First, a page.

• Reproductive history. Having your first pregnancy after age 30, not breastfeeding, and never having a full-term pregnancy can raise breast cancer risk.

  • Drinking alcohol. Studies show that a woman’s risk for breast cancer increases with the more alcohol she drinks.

Research suggests that other factors such as smoking, being exposed to chemicals that can cause cancer, and changes in other hormones due to night shift work also may increase breast cancer risk.

How can you reduce your risk of breast cancer?

Make these lifestyle changes to help reduce your risk of breast cancer:

  • Stay active. Find activities you enjoy, like walking, biking, dancing, swimming, or yoga.

  • Maintain a healthy weight. Healthy eating combined with regular activity can help you stay at a healthy weight.

  • Talk to your doctor about hormone treatments during menopause. Together, you can weigh the benefits and risks through shared decision making.

  • Limit alcohol consumption. It’s best to have no more than 1 alcoholic drink per day. If you’re concerned about your drinking, you’re not alone. Alcohol use disorder (AUD) in women is on the rise. Know that AUD is a treatable condition. Your doctor can help connect you with a team that can develop a treatment plan tailored to your condition and needs.

  • Quit smoking. Talk to your provider if you need support to quit smoking. There are many effective treatments you can try.

It’s important to be familiar with your own body and to perform regular breast self-exams. This way, if you notice a change, you can take charge of your own health.

Amy Comander, MD
Breast Oncologist
Mass General Cancer Center

Breast cancer screening

Doctors most commonly check for breast cancer using a breast exam or a screening mammogram, which is a low-dose x-ray of the breast.

“Depending on your risk factors, the American Cancer Society recommends that you and your doctor may decide to begin regular screenings starting at age 40,” explains Dr. Comander. “Women aged 45 to 54 should get mammograms every year; whereas women 55 and older can switch to mammograms every other year, or continue with annual screening. “

“Other organizations recommend women start screenings sooner.” She adds. “For example, the U.S. Preventive Services Task Force now recommends that all women get screened for breast cancer starting at age 40.“ 

If you have a family history of breast cancer, you may be a candidate for genetic testing.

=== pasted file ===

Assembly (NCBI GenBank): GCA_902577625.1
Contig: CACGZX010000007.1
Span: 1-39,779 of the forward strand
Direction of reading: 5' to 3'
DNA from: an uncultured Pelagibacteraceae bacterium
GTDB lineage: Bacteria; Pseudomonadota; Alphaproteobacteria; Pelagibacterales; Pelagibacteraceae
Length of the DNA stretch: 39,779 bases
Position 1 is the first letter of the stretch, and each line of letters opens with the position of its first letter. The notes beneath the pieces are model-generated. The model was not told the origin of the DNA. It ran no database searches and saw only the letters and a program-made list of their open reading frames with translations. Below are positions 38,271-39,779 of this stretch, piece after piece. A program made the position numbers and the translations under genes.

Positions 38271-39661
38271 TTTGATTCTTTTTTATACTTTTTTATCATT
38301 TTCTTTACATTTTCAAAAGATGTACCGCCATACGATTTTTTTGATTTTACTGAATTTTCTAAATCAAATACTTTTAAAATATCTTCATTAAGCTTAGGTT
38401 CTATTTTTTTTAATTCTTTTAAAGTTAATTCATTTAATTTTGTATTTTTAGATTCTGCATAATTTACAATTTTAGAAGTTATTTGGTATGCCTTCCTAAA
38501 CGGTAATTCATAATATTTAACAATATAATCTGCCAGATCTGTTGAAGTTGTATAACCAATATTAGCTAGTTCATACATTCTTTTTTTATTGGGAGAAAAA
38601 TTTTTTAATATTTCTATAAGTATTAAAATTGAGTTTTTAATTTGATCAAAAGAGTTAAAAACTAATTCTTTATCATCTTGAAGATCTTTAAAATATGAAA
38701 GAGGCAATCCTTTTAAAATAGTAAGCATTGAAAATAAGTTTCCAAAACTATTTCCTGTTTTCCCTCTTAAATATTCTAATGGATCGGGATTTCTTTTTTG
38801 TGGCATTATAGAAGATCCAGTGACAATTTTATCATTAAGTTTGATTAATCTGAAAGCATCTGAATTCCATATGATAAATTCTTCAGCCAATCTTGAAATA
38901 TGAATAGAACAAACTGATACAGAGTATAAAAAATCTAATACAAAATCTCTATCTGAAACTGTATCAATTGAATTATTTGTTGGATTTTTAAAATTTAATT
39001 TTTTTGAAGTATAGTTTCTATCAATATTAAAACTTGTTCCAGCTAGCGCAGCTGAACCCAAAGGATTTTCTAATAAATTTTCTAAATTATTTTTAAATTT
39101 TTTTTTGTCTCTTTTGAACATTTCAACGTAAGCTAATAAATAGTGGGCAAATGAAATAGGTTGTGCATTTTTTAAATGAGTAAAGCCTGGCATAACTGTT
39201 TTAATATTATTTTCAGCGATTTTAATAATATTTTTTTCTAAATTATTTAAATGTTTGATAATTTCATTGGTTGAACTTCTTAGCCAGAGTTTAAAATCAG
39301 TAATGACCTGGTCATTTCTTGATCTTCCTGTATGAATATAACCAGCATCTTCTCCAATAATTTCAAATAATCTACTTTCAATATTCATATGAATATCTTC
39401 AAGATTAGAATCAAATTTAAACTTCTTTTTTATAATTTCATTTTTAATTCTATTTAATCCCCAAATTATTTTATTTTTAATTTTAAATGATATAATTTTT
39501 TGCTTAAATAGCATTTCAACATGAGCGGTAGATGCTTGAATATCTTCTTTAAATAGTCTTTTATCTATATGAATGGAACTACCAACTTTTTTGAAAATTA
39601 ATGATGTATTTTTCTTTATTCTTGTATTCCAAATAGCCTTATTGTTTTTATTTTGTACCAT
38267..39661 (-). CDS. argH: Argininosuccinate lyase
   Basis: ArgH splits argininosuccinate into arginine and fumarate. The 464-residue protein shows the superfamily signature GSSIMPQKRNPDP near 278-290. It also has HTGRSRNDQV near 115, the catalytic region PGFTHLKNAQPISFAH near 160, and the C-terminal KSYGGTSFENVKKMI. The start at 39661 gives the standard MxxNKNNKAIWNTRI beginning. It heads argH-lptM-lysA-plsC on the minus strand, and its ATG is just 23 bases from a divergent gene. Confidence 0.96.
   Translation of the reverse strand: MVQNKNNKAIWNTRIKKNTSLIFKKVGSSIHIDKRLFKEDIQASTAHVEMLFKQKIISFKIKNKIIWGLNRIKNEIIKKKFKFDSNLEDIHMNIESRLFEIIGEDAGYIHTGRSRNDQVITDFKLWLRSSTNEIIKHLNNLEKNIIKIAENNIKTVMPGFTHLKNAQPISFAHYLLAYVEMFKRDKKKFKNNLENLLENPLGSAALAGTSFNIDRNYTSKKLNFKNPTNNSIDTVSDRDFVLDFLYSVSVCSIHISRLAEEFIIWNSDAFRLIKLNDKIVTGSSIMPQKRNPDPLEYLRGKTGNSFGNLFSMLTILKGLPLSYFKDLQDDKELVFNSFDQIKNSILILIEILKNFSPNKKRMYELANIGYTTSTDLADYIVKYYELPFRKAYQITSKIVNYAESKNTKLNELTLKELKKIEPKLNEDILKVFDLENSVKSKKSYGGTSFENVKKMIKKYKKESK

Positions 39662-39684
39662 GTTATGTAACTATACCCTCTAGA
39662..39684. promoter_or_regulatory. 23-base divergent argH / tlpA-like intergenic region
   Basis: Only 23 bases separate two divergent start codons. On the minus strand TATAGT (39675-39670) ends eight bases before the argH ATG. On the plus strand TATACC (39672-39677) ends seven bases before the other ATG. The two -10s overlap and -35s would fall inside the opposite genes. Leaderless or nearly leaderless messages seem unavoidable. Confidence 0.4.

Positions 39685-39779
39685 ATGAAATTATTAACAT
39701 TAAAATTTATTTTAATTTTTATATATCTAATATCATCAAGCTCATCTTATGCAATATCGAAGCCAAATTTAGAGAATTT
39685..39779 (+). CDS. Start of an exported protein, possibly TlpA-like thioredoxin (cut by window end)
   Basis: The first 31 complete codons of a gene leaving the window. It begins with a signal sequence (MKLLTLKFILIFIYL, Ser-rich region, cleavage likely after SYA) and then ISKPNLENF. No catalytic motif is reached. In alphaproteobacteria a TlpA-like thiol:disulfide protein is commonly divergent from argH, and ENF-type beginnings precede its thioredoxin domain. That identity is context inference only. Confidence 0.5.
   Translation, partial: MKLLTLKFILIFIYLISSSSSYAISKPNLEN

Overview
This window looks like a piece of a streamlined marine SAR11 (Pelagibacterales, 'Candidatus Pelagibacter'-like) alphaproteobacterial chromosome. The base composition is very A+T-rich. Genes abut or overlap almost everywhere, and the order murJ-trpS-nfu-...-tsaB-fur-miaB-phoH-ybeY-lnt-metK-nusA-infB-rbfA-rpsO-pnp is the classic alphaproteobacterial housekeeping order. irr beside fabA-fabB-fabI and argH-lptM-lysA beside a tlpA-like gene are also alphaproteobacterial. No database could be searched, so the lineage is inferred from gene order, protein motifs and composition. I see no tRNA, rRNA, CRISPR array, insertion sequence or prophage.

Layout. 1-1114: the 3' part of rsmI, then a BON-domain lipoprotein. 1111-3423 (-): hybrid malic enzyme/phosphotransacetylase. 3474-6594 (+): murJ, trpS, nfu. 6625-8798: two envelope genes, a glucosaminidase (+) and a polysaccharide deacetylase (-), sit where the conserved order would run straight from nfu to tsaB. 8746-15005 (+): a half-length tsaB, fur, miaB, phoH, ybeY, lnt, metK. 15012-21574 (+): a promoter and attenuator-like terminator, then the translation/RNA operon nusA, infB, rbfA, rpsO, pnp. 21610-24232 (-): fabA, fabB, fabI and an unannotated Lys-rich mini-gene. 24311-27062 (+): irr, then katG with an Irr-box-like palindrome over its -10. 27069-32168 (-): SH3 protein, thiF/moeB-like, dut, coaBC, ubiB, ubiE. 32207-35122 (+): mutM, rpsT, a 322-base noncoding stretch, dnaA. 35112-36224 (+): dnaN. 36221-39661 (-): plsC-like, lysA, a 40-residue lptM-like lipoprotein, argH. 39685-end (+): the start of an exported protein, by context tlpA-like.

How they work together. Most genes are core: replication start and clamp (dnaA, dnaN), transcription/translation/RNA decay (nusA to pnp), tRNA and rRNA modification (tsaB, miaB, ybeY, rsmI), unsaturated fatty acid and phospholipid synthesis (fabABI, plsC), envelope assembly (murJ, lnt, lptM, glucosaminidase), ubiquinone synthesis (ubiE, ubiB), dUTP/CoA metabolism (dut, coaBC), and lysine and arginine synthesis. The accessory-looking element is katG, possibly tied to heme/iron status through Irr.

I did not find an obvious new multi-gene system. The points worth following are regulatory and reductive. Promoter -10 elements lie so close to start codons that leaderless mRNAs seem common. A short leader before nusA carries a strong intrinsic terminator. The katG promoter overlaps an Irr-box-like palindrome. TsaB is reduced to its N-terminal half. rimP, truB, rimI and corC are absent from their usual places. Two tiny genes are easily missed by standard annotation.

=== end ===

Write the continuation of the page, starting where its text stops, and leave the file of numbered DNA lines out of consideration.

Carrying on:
Some women may also be also advised by their doctor to undergo screening with a breast MRI, or screening breast ultrasound.

Breast cancer signs and symptoms

“It’s good to be aware of breast cancer signs and symptoms, even if you’ve had a recent mammogram,” Dr. Comander advises.

Breast cancer signs and symptoms include:

  • A lump or swelling near the breast, including under the arm

  • Change in the size or shape of the breast

  • Thickening of breast tissue

  • Nipple inversion (in which the nipple is pulled inward)

  • Nipple discharge, particularly if bloody

  • Breast pain or tenderness

  • Puckering or dimpling of the breast skin, or

  • Scaliness or redness of the breast skin or nipple

Breast self-exams

“It’s important to be familiar with your own body and to perform regular breast self-exams,” says Dr. Comander. “This way, if you notice a change, you can take charge of your own health. If you do notice a lump, don't panic. Most lumps turn out to be benign or non-cancerous. If you have a lump, it's a good idea to make an appointment with PCP or gynecologist for a physical exam and mammogram.“

New Mass General Brigham study: ChatGPT 4 excels at picking right imaging tests for breast cancer screening

Mass General Brigham pioneers new research that brings the latest and most advanced screening and treatment options to our patients.

A new artificial intelligence (AI) study by Mass General Brigham investigators has found that AI language models, like ChatGPT, can accurately identify appropriate imaging services for breast cancer screening and breast pain.

The results, published in the Journal of the American College of Radiology, suggest that large language models have the potential to assist decision-making for primary care doctors and referring providers. In the future, these models may help doctors evaluate patients and order imaging tests for breast pain and breast cancer screenings. 

Before any AI would be involved in medical decision-making, it would need to be extensively tested for bias, privacy concerns, and approved for use in medical setting. New regulations around medical AI could also play a big role in what makes it into patient care settings.

Amy Comander, MD


Breast Oncologist